Just two days after a poor annual review, Honolulu Police Department Chief Susan Ballard announced today that she will retire from the department on June 1.
On a video message posted online, Ballard said that she can no longer effectively run the department.
On Wednesday the commission released an annual performance evaluation that had Ballard not meeting expectations in several key areas.
“The Honolulu Police Commission has been taking a more active role in running the department, and it has become increasingly clear that I no longer have the trust and support of the police commission or the new mayoral administration,” Ballard said in today’s video announcement. “This, along with a rampant rumor campaign, has made it next to impossible for me to lead the department effectively.”
Ballard did not give any details on the “rumor campaign.”
She was given a five-year term as chief in late 2017, and which meant she was scheduled to serve as HPD’s chief until late 2022.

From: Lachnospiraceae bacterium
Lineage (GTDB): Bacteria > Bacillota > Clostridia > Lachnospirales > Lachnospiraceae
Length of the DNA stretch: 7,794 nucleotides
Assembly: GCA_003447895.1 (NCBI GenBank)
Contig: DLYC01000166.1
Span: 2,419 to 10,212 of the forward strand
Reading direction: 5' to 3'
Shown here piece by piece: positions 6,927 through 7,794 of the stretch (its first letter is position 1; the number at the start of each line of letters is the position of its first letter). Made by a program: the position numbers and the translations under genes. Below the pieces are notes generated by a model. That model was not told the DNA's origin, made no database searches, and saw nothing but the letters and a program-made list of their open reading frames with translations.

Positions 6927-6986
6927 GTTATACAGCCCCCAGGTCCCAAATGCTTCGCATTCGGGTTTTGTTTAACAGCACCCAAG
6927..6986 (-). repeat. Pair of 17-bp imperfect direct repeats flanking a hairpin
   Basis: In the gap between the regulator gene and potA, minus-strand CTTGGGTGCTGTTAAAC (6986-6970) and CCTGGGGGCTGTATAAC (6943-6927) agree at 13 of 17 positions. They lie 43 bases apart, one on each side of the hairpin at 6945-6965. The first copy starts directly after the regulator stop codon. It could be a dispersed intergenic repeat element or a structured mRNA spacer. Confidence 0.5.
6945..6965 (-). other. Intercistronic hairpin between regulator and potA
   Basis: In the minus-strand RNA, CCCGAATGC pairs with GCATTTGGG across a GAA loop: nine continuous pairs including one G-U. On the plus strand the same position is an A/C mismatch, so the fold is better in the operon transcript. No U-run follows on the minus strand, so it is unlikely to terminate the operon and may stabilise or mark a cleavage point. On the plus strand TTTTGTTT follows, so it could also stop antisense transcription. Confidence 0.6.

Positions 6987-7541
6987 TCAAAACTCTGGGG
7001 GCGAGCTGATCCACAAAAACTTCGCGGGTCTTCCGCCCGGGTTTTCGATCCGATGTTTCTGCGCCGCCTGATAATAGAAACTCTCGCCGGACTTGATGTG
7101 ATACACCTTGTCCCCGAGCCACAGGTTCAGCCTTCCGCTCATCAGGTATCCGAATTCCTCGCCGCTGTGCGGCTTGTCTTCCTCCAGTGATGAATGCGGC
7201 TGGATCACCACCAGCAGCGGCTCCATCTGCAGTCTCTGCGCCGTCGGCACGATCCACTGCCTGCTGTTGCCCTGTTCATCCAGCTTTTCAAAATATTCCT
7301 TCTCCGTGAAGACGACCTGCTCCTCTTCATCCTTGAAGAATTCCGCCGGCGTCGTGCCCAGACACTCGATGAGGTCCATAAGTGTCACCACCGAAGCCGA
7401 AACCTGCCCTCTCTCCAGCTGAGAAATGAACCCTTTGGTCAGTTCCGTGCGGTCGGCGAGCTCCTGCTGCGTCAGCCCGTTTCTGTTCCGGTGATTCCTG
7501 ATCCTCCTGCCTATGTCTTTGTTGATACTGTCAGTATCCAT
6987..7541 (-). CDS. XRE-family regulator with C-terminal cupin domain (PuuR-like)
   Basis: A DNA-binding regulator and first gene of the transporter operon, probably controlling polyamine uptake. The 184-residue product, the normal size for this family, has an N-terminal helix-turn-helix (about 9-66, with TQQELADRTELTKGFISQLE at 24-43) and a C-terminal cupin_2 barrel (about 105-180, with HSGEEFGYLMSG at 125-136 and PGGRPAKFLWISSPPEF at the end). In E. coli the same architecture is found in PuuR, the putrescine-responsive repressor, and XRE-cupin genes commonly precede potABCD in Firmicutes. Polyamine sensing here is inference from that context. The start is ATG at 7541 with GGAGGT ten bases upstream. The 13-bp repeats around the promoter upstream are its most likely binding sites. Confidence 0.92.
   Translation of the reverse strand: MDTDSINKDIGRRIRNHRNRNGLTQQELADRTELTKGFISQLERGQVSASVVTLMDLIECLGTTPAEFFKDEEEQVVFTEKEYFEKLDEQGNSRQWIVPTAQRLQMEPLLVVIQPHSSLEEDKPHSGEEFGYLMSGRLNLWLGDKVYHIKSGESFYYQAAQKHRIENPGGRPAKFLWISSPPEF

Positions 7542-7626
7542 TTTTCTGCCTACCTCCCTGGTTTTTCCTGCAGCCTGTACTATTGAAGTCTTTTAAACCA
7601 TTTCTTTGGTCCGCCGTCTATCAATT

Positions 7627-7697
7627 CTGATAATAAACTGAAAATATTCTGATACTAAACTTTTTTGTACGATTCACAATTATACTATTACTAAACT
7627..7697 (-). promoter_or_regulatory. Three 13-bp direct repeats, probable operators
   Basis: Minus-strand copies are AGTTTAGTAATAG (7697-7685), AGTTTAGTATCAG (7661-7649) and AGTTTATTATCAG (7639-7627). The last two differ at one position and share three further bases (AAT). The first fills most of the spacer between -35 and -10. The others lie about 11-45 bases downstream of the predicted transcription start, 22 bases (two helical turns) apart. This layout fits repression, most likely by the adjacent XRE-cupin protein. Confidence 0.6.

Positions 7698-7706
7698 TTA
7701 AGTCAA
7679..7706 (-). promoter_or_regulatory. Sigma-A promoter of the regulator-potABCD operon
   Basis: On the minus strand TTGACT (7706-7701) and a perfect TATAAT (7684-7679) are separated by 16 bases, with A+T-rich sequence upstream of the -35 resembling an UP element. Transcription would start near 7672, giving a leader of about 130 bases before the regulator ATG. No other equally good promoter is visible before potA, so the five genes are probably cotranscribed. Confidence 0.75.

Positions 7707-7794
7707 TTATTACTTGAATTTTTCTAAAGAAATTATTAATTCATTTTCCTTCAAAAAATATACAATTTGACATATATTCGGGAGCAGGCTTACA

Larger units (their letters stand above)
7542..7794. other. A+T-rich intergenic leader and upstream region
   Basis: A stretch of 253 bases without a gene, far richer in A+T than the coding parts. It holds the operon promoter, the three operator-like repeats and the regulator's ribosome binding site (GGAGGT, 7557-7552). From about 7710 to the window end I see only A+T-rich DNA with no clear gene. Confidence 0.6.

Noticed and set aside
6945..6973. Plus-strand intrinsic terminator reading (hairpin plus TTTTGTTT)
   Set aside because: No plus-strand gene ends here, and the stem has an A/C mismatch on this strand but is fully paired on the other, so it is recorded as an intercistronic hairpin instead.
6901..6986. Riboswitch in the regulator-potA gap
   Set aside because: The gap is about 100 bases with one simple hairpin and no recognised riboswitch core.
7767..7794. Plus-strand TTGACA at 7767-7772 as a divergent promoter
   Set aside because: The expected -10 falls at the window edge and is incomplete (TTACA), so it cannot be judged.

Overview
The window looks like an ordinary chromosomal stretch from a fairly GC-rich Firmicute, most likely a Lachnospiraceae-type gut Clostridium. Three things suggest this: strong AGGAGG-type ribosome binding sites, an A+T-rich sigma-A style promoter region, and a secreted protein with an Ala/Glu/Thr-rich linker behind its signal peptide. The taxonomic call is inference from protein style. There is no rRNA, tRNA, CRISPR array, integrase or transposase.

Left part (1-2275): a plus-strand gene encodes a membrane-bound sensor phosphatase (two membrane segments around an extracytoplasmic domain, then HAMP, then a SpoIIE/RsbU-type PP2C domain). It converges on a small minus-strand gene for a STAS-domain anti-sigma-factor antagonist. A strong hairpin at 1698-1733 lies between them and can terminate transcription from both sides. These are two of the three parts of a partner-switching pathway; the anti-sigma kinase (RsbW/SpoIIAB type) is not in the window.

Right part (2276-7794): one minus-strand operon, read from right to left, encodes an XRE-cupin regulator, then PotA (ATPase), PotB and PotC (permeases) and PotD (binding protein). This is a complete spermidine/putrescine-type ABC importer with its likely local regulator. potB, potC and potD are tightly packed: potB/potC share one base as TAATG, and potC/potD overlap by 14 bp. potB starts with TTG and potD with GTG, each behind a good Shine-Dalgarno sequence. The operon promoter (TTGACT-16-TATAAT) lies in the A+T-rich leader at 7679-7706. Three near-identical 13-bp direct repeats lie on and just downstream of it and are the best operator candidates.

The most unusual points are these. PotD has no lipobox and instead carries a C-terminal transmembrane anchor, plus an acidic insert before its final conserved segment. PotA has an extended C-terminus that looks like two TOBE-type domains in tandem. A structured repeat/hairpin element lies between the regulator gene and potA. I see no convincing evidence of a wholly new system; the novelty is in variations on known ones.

“For the past 36 years, it has been my privilege to serve alongside the outstanding women and men who are the heart and soul of HPD,” she said at the end of today’s announcement. “Mahalo to the community for its continued support of the Honolulu Police Department in a time when police departments are faced with increasing challenges. HPD is truly fortunate to serve and protect a community that cares for its officers as much as we care for you.”
Honolulu Mayor Rick Blangiardi, in brief press conference this afternoon, said he was “disappointed” about Ballard’s announcement but wanted to focus on the future of HPD.
“Chief Ballard will be retiring effective June 1, which gives us some time now to work on what we’re going to do to replace her. And my plan is to meet with the police commission as soon as possible to discuss what it is we need,” he said. “They just conducted a very extensive and diligent evaluation of her performance … and so I believe they’ve learned a lot about what would be best for us going forward.”
This breaking news story will be updated as new information becomes available.